Friday 3 October, 2008
I would not call myself a “gamer.” Actually, that is an understatement. I have played video games for probably a total of 5 hours in my entire life, the majority of those hours spent on Nintendo 64 Mario Kart and Donkey Kong in my childhood years. Neither of those games are particularly violent except for maybe occasionally jumping on the occasional “evil” character or overturning another player’s car in a race. Needless to say, when I began to play Grand Theft Auto the violence, language, objectives, and just graphics in general came as a shock.
I spent this first half hour away from the missions, since driving around the car I stole was struggle enough, much less having to worry about reaching a goal in a set amount of time. Playing with some more experienced friends, I soon learned it was the most “fun” to drive around, steal cars, and just shoot people. From the music to the actions to the objectives in the missions, everything about this game seems to promote the stereotype of African American gang life. You gain “respect” by shooting people, including opposing gang members, police officers, and innocent bystanders wandering the streets.
If these actions are viewed from a real world, utilitarian perspective, this game is ranked extremely low on the moral totem pole. In the real world, shooting someone or stealing a person’s car would overall negatively affect other human beings. Seeing as much of the killing done in Grand Theft Auto is for no particular reason other than purely for entertainment, there is no way to look at the actions in a positive light. Looking at it purely from the perspective of the game, where CJ earns points for killing the innocent and guilty alike, I suppose he would get positive “points” because those killed are not negatively affected they just kind of disappear. In a sense, the game dehumanizes victims. They can maybe say a few words but other than that we know nothing about them other than that we get positive points for stealing their cars and/or killing them. It is still killing, but to a player it is equivalent to killing oh, maybe a spider, in a real-life situation simply because the victims are nothing to the game but possible points to be earned.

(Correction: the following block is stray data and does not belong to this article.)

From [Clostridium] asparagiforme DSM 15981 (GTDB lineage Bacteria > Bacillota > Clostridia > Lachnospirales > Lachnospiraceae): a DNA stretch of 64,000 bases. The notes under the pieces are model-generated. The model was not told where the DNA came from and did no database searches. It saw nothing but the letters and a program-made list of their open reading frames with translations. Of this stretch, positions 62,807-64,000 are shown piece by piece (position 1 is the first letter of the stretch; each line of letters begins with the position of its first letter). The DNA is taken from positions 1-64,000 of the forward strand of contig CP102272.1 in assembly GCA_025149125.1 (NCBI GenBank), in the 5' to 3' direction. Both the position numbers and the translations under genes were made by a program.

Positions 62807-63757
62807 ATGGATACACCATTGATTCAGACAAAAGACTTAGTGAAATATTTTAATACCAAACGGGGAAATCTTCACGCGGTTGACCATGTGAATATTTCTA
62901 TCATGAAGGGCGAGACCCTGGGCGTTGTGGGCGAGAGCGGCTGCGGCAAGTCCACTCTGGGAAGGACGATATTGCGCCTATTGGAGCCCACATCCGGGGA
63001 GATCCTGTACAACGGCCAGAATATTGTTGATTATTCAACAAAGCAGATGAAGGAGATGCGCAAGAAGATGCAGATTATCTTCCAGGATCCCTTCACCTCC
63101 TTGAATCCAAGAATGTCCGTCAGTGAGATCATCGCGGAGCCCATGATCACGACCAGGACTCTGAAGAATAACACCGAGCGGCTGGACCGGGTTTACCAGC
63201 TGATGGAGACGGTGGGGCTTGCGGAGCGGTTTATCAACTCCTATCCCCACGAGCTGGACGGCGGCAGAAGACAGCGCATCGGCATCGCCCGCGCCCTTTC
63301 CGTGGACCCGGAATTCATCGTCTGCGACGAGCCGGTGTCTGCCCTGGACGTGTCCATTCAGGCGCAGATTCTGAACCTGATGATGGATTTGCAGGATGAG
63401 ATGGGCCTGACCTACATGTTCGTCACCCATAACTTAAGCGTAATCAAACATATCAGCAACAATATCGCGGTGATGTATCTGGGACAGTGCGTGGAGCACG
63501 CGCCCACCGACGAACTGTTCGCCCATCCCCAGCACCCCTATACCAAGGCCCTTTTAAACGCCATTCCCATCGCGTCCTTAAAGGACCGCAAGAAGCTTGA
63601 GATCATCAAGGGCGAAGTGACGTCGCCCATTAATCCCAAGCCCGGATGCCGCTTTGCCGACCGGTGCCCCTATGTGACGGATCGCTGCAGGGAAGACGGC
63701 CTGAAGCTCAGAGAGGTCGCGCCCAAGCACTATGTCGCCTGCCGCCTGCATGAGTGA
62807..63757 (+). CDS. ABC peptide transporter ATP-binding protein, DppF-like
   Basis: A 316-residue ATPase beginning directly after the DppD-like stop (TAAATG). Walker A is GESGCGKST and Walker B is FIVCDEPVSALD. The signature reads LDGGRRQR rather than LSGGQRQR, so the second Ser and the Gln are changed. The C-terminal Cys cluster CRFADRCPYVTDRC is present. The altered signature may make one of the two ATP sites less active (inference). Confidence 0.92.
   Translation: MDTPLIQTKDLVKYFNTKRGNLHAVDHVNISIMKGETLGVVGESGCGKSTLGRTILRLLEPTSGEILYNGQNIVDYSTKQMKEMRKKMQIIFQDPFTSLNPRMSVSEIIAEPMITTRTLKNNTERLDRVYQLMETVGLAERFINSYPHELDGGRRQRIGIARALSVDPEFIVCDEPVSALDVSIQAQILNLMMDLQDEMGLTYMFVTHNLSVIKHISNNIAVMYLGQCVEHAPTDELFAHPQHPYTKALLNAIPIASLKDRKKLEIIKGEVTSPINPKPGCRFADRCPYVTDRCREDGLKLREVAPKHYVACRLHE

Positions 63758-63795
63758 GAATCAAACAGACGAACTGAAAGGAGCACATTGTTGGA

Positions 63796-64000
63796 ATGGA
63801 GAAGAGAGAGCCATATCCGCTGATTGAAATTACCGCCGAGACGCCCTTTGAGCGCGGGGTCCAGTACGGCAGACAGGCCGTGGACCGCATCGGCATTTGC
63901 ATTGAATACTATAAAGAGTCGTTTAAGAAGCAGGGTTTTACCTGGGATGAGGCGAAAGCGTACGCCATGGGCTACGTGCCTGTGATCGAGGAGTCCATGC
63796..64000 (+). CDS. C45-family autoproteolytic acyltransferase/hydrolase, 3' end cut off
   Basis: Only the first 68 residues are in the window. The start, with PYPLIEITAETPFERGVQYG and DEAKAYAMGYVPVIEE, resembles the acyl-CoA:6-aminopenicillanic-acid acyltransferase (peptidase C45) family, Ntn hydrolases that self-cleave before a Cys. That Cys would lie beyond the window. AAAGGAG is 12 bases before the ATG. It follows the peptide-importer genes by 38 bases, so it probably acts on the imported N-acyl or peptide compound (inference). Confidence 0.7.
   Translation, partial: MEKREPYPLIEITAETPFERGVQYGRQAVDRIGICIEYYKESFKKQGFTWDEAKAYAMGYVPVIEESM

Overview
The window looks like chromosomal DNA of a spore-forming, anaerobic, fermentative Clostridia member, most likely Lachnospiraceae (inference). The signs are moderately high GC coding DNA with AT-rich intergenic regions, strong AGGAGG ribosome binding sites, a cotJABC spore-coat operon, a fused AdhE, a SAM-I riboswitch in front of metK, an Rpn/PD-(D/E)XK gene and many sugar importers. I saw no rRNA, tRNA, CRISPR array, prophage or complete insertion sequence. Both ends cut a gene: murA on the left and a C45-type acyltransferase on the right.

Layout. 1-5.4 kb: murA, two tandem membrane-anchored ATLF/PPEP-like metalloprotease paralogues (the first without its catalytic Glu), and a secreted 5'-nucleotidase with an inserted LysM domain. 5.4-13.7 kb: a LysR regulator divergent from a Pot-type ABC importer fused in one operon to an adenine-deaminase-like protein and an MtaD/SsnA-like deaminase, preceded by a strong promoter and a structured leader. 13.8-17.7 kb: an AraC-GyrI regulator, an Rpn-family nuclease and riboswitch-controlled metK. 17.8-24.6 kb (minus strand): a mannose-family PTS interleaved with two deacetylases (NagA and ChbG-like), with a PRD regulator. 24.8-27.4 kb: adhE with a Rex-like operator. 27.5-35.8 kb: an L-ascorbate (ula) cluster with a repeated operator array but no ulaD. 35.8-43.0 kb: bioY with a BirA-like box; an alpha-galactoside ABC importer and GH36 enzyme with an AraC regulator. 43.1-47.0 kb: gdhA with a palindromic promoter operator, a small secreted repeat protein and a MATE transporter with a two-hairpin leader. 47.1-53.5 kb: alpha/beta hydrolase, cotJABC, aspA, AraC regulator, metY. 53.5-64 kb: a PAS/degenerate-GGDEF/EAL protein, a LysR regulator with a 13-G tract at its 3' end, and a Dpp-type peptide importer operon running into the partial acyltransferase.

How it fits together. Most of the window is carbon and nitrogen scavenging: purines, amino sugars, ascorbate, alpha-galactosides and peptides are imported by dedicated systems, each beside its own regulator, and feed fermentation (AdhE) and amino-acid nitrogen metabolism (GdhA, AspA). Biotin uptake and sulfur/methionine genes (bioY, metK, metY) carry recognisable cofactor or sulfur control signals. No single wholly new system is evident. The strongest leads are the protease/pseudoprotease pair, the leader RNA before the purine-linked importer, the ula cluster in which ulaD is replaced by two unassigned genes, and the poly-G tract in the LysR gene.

I thinks its good that you started to analysis the goals of the game through the perspectives of the moral philosophies from the start, your responses and conclusions are agreeable because of that. I think you brought up a good point, that in the game the reactions to CJ's crimes are not reflective of the real world, although the game uses the "Star system," in which the player gets more attention from law authorities as they commit more crimes. I think in future you could point ways in which game designers should reflect negative feedback towards anti-social behavior in games.
Saturday 11 October, 2008 by mtisdale